LGWCD Inks Trail Agreement With Town, But Not At College Campus

Forget hitching posts that might have been envisioned at the new Palm Beach State College campus in Loxahatchee Groves. Horses, and the public use of Loxahatchee Groves Water Control District maintenance easements, are not welcome on the campus due to safety concerns, according to college officials.

The LGWCD Board of Supervisors approved an interlocal agreement with the Town of Loxahatchee Groves for the use of recreational trails on district easements Monday that excluded public access to a district-owned easement on the west side of the college campus, which is under construction.

The exclusion came at the chagrin of several supervisors and residents who questioned why the exclusion was imposed so long after the campus had been approved.

LGWCD Administrator Steve Yohe said the Town of Loxahatchee Groves had been reluctant to sign the agreement since the college expressed concern that the town may choose to utilize the maintenance berm alongside the west side of the college as a recreational trail. As a result, the town manager decided to exclude that portion of the easement.

Attorney Brian Seymour, representing the college, said the primary issue was a safety and security concern for college staff and students.

“The removal of that from the horse trail is a critical element; it’s not the only element,” Seymour said. “The college asked me to come here tonight to thank you for considering this.”

Seymour also asked that the district exclude a northern buffer that had been included in the original agreement as a potential horse trail, and that the entire campus be excluded from potential recreational trails.

“There’s a couple of things that we’d ask of you this evening,” he said. “[Including] a proposed additional condition… for the perpetual use permit, so that it’s clear that the entirety of the Palm Beach State property be excluded.”

Seymour offered a document that would exclude the entire campus property, but LGWCD Chair Frank Schiola said the matter at hand was the district’s western easement of the campus property.

“This is probably not the time to be doing that,” Schiola said, explaining that the district’s attorney needed to look at it. “This is pretty much the eleventh hour.”

Seymour said he would leave the document with the attorney and board members for future consideration.

“The next step is really what comes next,” he said. “That condition is really the confirmation that there wouldn’t be the horse trails on the college property. There’s also still an open issue on the maintenance easement itself. The college is in a very unique circumstance and a unique property owner in the town because it is a government agency.”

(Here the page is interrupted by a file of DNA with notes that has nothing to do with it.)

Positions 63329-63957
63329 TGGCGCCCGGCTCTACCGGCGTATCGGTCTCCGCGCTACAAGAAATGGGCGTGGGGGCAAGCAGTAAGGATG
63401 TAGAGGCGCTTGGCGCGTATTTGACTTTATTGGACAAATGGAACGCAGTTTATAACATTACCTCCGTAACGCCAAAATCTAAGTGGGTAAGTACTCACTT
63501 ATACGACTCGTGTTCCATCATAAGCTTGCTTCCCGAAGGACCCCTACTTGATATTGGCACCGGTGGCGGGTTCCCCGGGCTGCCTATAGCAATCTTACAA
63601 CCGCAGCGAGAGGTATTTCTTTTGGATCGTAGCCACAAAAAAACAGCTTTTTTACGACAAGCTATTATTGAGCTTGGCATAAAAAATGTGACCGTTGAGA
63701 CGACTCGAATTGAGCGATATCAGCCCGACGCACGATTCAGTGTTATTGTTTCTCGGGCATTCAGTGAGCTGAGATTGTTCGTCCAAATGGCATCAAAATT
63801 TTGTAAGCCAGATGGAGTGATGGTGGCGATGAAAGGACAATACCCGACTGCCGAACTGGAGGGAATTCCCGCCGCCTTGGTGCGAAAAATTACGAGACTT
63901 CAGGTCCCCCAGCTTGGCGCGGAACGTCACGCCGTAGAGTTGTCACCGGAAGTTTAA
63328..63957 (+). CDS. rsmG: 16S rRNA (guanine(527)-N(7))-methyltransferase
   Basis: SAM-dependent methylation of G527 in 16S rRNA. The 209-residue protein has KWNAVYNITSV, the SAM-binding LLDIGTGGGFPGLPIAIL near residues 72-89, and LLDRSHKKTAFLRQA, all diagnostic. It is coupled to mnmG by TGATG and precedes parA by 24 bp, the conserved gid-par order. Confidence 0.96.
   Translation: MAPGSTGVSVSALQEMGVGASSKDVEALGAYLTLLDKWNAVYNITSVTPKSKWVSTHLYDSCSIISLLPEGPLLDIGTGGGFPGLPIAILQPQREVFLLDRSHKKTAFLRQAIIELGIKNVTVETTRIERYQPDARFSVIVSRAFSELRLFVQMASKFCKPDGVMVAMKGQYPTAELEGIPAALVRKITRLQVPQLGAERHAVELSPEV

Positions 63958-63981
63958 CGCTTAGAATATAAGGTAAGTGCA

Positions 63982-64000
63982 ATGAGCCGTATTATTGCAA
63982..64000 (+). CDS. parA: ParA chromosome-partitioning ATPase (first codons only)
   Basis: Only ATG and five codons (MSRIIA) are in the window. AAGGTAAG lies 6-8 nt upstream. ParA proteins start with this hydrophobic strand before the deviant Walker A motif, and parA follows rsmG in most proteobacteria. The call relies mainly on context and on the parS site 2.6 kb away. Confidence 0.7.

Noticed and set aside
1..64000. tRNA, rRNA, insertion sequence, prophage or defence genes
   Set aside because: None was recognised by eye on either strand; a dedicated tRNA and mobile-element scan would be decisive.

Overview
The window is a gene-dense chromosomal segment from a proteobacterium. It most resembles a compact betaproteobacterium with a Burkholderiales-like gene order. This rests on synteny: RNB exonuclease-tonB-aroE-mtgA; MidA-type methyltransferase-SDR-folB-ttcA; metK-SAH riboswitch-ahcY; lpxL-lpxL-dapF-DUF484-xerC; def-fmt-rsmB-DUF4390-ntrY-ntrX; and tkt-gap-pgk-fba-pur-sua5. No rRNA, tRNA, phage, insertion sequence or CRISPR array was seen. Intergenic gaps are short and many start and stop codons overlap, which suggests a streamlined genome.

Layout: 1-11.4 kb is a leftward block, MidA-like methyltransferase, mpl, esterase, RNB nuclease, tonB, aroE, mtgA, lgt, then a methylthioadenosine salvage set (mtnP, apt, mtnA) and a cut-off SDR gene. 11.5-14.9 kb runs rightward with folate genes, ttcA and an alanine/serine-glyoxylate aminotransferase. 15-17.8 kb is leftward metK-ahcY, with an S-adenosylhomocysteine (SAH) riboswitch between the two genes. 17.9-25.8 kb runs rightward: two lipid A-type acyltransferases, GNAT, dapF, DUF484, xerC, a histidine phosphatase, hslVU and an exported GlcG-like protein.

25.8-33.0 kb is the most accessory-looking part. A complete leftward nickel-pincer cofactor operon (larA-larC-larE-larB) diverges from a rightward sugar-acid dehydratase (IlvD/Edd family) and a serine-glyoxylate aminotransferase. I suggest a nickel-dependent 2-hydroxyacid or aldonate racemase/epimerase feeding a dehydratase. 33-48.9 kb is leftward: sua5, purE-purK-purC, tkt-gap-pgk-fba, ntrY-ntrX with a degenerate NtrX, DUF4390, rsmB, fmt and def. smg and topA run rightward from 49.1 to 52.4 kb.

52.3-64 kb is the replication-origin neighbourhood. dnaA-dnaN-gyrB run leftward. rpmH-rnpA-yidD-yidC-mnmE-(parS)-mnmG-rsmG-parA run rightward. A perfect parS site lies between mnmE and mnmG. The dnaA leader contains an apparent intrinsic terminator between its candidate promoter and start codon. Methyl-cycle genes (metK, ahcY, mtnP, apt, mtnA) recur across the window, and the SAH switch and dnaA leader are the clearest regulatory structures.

Seymour reiterated that the college’s concern was security and safety, adding that the college wants to put up fences separating the maintenance easements, giving the district full access to them, but not the public. “Being a public agency, with all the students coming around, we need that extra level of security,” he said.

Schiola asked why the college had waited until now to bring up the issue.

“This is something that has been going on for quite a while, and now we’re just getting this at this meeting tonight,” he said.

Seymour said the issue of horse trails on campus had been discussed nine months ago with district staff.

“Tonight is the first night that the horse trails [issue] is being resolved, at least and particularly on that west side,” he said.

LGWCD Attorney Mary Viator recommended that the board consider the perpetual-use agreement before them, which included the exclusion of the maintenance easement on the west side of the campus, and that the exclusion of other maintenance easements on campus could be taken up later.

Supervisor Laura Danowski agreed with Schiola that this was a late time to bring up the public access question, and Seymour said that if the board approved the agreement that evening, excluding the western easement, it would cover the most significant issue for the college.

During public comment, Loxahatchee Groves Councilman Ron Jarriel urged the board to go ahead and approve the agreement before them.

“It seems like it’ll satisfy the town and nobody will have any excuses why we can’t get started on the horse trails,” Jarriel said, adding that other easements were available that the town could use to complete connections for a recreational trail. “The main thing is the perpetual permit amendment long overdue.”

Former LGWCD Supervisor John Ryan said the easement on the west side of the canal outside the campus could serve as a recreational trail that could complete the connection.

Supervisor Don Widing made a motion to approve the agreement, which carried 5-0.